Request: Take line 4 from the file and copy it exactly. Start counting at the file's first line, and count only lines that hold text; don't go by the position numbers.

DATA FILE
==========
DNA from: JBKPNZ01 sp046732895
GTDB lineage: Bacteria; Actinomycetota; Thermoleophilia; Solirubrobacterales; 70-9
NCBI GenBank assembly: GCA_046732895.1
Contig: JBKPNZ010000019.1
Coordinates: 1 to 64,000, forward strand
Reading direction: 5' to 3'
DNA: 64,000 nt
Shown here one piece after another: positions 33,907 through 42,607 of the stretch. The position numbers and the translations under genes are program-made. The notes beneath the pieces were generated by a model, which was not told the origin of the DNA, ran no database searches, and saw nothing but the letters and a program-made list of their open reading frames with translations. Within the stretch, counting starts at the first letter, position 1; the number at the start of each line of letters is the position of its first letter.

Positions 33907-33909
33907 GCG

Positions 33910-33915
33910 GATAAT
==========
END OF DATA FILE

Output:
Contig: JBKPNZ010000019.1